Streaming services aren’t anything new. They’ve been around for quite some time. But over the past couple of years, the industry has seen some increasing competition. This has been largely due to global corporations entering the market. Companies like Disney, Amazon, and even Apple want a big chunk of the market share. On the plus side, the increasing competition means that there will be more options and better-quality content. But this competition also means that these services may now offer a higher security risk as well.

The Disney Plus breach

Take the Disney Plus service for example. Barely a month since the service has launched but it has already been hacked. Thousands of users have lost access to the service as hackers have stolen accounts have been selling them on the dark web. According to ZDNet, some of these accounts were sold as little as $3, or sometimes even for free.

The hackers have gotten through the system owing to email addresses and reused passwords from other websites. Additionally, it is also possible that access would have been gained via users affected with malware. So far, it doesn’t seem like there was a security breach on any of Disney Plus servers. What this means is that the attacks have occurred at the users’ end.

It doesn’t seem like there’s an easy way for users to regain access to lost accounts. One possible security measure to avoid future setbacks of this nature is to enable two-factor authentication.

Mixcloud

But Disney isn’t the only streaming service to take a hit from cyberattacks. Mixcloud, a UK-based audio streaming platform has also fallen victim to a security breach. A TechCrunch report suggests that this breach may affect as many as 22 million accounts. The data in question was sold on the dark web. As per TechCrunch, the data includes usernames, email addresses, sign up dates, lost login dates and passwords. All of these appear to have been encrypted via the SHA-2 algorithm.

As the company is based on London, Mixcloud falls under the UK and European data protection rules. Companies can be fined up to 4% of their annual turnover if GDPR rules are violated.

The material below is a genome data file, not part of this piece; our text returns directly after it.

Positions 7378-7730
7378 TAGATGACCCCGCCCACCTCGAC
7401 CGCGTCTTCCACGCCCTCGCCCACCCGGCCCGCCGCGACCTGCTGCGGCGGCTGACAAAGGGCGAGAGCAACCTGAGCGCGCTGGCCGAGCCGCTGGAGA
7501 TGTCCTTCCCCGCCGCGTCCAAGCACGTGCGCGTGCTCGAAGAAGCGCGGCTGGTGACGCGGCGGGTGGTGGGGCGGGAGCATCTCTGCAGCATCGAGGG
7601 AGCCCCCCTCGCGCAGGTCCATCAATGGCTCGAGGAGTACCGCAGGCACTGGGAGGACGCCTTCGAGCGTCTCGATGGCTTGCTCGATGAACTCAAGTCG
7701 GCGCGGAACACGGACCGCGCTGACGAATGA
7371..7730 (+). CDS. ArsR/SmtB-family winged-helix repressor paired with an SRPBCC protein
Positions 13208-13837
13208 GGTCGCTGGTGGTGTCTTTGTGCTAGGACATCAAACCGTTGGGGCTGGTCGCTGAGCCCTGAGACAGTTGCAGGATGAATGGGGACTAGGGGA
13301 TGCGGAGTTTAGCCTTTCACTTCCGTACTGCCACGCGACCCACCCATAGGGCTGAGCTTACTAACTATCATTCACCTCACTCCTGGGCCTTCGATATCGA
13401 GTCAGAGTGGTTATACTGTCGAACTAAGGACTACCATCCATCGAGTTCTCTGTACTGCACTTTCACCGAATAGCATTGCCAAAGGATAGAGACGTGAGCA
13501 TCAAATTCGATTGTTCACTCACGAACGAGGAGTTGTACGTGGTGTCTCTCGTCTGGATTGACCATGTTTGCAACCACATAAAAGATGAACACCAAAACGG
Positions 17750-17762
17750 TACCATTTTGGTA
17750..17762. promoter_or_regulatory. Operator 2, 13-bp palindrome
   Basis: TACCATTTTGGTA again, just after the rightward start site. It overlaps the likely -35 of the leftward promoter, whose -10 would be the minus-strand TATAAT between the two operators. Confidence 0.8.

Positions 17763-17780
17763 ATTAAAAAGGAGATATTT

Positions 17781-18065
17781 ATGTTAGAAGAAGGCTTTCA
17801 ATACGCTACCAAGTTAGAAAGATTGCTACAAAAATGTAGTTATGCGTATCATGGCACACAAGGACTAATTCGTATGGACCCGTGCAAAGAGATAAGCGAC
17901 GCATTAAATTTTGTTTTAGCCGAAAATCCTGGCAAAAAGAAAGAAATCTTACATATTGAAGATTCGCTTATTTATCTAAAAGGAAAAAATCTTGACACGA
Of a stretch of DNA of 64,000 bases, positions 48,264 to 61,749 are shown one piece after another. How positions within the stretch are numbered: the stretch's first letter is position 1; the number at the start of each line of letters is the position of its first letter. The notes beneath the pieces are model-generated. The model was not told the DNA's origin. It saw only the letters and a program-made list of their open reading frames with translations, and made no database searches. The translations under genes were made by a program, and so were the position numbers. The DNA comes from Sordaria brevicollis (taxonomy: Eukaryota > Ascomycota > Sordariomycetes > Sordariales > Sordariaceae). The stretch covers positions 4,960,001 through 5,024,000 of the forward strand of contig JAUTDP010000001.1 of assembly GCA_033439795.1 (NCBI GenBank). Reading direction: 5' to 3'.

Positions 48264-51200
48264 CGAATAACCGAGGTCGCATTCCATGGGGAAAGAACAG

Netflix too

Another streaming service that’s come under fire recently, is Netflix. It appears that canceled Netflix accounts are being reactivated by hackers and the users are charged for the service. As part of Netflix’s customer retention strategy, it makes it easier for subscribers to rejoin the service f they chose to do so. Thereby, Netflix retains customer data including billing details for 10 months.

One takeaway from all these three cases is that sometimes it’s the basic security measures that could very well help safeguard your digital properties.

Never re-use same login details

It can be tempting to use the same password for another service or account you sign up for. Particularly in a scenario where there are so many login details to remember. But reusing the same password can compromise your data security. Always a good idea to use different passwords with varying characters included. This essentially mitigates the risk of falling victim to brute force attacks.

Enable two-factor authentication (2FA) wherever possible. It is always advisable to set up two-factor authentication on services you sign up for. Gmail, for example, has a thorough 2FA mechanism where suspicious logins are often asked to verify even if you’re using the same computer sometimes. It even sends out alerts the service notes any out-of-the-ordinary login.